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Programmers: What’s on your bookshelf?

February 23, 2013 Leave a comment

Here are programming books I really recommend. Most of these are technology agnostic and have value regardless of what language and technology you use:

1. Practice

If I had to pick one book that defines the practice of programming it would be Code Complete. It’s approaching 18 years in publication now but still has timeless advice (A second edition was published on the 10 year anniversary). For example, there’s a great section on Formal Code Inspections, something I believe should be utilized for all critical sections of code at least.

Code Complete: A Practical Handbook of Software Construction, 2nd edition
by Steve McConnell
http://www.amazon.com/Code-Complete-Practical-Handbook-Construction/dp/0735619670#_
http://cc2e.com/

2. Standards

This book discusses how to build your own framework, but I would say the advice applies to any object-oriented (or object-based) system design. It’s really easy to read, and I highly recommend it for everyone, particularly .NET developers. For example, how do you handle errors? Do you return error codes or raise exceptions? It’s in here. You’ll also gain insight into why certain decisions were made when designing the .NET Framework itself. It too is in its second edition.

Framework Design Guidelines: Conventions, Idioms, and Patterns for Reusable .NET Libraries (2nd Edition)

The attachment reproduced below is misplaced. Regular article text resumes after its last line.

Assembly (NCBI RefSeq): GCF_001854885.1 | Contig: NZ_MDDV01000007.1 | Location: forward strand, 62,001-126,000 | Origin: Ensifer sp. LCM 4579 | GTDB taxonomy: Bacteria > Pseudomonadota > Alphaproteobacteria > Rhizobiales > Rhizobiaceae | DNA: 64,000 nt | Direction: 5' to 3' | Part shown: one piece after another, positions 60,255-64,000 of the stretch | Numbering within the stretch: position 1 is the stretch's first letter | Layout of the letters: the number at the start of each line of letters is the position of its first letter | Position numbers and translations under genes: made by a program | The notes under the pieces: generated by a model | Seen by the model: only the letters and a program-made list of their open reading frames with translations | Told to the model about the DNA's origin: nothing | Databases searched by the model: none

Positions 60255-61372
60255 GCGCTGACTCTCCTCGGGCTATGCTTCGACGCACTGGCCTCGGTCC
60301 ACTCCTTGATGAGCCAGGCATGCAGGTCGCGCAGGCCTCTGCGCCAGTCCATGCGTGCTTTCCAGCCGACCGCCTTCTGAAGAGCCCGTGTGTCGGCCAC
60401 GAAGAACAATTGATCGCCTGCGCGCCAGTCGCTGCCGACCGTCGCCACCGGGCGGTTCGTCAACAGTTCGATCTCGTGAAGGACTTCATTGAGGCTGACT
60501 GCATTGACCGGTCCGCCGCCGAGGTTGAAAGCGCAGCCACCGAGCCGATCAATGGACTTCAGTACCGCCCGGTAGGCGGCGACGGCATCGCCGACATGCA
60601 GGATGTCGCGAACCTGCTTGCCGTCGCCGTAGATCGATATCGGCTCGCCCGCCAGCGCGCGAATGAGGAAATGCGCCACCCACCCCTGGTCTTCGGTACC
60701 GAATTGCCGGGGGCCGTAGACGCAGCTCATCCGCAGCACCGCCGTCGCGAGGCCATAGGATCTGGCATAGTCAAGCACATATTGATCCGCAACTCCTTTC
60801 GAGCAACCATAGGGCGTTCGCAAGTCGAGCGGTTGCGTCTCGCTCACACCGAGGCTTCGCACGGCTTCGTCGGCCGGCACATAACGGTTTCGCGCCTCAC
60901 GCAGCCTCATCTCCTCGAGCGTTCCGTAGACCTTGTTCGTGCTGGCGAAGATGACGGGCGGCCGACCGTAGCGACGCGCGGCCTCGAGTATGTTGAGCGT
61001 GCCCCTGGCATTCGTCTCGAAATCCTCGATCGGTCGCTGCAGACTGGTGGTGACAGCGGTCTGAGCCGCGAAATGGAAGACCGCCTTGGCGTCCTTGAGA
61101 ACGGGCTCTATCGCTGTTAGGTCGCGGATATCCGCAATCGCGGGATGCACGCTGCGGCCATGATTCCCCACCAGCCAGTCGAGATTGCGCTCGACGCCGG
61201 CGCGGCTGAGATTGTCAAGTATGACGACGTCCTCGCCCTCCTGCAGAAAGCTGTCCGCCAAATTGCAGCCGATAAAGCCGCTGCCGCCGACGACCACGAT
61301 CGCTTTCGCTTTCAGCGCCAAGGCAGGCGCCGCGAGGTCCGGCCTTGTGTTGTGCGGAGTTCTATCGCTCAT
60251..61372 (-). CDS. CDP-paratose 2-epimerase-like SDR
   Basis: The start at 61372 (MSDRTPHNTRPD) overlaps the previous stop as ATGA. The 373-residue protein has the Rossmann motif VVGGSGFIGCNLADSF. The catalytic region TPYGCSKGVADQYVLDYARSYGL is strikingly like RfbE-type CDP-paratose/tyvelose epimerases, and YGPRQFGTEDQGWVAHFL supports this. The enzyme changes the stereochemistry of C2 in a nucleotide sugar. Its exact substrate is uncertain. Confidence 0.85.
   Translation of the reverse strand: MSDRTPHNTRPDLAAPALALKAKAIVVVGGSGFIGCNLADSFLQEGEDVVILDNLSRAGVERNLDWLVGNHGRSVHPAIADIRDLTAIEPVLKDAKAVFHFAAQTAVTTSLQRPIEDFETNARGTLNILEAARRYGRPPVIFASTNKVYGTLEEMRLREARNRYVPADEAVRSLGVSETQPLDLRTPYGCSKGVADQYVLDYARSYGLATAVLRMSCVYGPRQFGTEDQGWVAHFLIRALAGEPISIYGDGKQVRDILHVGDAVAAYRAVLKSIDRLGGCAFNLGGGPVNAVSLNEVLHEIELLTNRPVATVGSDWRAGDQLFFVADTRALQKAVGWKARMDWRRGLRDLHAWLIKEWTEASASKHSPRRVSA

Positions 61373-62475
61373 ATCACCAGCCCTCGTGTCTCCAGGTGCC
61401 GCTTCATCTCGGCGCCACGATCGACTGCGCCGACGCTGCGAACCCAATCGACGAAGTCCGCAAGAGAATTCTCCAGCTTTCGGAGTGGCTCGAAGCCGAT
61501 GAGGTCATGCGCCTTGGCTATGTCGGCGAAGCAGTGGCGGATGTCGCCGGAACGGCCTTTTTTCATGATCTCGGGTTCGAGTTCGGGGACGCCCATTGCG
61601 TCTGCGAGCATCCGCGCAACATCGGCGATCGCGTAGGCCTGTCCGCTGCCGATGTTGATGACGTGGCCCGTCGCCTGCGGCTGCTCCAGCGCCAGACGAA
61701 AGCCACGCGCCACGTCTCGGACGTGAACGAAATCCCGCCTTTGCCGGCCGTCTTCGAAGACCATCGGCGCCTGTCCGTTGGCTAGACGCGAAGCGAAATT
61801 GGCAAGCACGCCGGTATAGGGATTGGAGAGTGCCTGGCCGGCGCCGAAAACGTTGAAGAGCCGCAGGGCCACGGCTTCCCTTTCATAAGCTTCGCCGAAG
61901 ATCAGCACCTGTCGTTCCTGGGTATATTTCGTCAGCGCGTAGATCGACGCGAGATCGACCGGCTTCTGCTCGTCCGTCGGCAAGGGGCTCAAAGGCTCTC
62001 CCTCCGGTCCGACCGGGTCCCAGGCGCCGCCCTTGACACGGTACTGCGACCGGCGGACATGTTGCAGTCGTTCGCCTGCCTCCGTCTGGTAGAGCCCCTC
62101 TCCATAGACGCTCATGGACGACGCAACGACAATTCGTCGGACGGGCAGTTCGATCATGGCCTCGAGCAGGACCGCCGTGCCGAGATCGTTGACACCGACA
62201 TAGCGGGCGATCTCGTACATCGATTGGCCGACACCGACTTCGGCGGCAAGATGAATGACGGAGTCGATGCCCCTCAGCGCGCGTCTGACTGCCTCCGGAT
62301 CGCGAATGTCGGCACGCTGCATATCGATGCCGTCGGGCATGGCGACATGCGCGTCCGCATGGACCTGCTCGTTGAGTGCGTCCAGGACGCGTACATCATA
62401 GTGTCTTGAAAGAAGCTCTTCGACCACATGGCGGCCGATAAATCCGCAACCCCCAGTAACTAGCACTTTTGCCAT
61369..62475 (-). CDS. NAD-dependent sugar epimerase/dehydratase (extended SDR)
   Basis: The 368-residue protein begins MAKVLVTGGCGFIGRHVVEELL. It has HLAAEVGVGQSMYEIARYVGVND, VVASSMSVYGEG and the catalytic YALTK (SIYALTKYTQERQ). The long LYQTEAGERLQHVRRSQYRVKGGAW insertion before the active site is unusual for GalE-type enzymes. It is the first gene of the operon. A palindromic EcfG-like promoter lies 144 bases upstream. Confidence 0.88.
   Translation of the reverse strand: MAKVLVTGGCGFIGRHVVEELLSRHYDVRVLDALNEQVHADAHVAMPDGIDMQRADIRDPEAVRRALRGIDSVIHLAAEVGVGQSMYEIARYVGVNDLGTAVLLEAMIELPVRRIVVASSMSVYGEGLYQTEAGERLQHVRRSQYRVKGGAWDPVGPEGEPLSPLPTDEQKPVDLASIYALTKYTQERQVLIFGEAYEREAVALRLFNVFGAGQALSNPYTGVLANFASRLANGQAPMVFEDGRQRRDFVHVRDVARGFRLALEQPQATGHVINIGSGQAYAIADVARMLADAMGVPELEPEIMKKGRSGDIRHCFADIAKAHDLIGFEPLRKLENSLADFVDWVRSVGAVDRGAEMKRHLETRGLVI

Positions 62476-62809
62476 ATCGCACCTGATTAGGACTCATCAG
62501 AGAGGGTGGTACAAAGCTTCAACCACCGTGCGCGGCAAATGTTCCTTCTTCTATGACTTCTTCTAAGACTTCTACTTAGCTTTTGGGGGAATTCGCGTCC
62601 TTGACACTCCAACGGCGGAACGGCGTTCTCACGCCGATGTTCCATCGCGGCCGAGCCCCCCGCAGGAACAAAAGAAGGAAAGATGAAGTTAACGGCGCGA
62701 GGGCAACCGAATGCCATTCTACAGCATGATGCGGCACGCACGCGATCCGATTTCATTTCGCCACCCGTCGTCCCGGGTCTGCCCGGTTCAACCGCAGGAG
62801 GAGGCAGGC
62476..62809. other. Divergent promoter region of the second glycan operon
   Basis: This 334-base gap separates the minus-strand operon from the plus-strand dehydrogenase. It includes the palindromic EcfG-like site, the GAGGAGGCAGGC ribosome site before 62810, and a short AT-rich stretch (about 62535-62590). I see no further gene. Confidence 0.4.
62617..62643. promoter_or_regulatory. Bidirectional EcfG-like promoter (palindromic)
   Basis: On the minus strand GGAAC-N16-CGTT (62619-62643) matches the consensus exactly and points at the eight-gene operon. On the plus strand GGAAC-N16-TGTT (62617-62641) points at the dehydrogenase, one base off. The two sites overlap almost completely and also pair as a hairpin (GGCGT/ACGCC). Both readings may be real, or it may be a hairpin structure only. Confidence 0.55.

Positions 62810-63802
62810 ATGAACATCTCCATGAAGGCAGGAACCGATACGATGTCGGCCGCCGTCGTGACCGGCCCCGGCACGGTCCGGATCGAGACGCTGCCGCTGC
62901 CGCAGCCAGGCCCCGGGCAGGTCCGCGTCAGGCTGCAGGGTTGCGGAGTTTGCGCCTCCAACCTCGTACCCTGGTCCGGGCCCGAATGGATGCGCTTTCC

by Krzysztof Cwalina and Brad Abrams
http://www.amazon.com/Framework-Design-Guidelines-Conventions-Libraries/dp/0321545613

3. Architecture & Design

This is known as the book by the ‘gang of four’. It’s a big hit and everyone should read it and become familiar with these patterns. I bet you’re probably using the patterns even if you don’t know them by name – good to learn the lingo so you can communicate with team members. There’s also another book that covers the same patterns with a bit more color – I’ve used that one to drive study groups – I’ll list it below as an alternate.

Design Patterns: Elements of Reusable Object-Oriented Software
by Erich Gamma, Richard Helm, Ralph Johnson, John Vlissides
http://www.amazon.com/Design-Patterns-Elements-Reusable-Object-Oriented/dp/0201633612

Head First Design Patterns
by Elisabeth Freeman, Eric Freeman, Bert Bates, Kathy Sierra, Elisabeth Robson
http://www.amazon.com/First-Design-Patterns-Elisabeth-Freeman/dp/0596007124/ref=pd_sim_b_1

Domain-Driven Design: Tackling Complexity in the Heart of Software
by Eric Evans
http://www.amazon.com/Domain-Driven-Design-Tackling-Complexity-Software/dp/0321125215

And a few architecture books:

Patterns of Enterprise Application Architecture
by Martin Fowler
http://www.amazon.com/Patterns-Enterprise-Application-Architecture-Martin/dp/0321127420

Enterprise Integration Patterns: Designing, Building, and Deploying Messaging Solutions
by Gregor Hohpe, Bobby Woolf
http://www.amazon.com/Enterprise-Integration-Patterns-Designing-Deploying/dp/0321200683?

4. Algorithms

I got to tell you, I’m always on the lookout for good algorithm books, not the college level kind that someone new to programming finds daunting, but something that can explain in simple terms and illustrations, the problem space, solution, AND practical application. I can recommend the one I started with, many moons ago: Ready-to-Run Visual Basic Algorithms. Don’t let the VB name fool you. It covers all the basics from trees to hashing to Recursive Sierpinski Curves. I think the book’s now out of print. If you code gurus recommend something current, hit me up!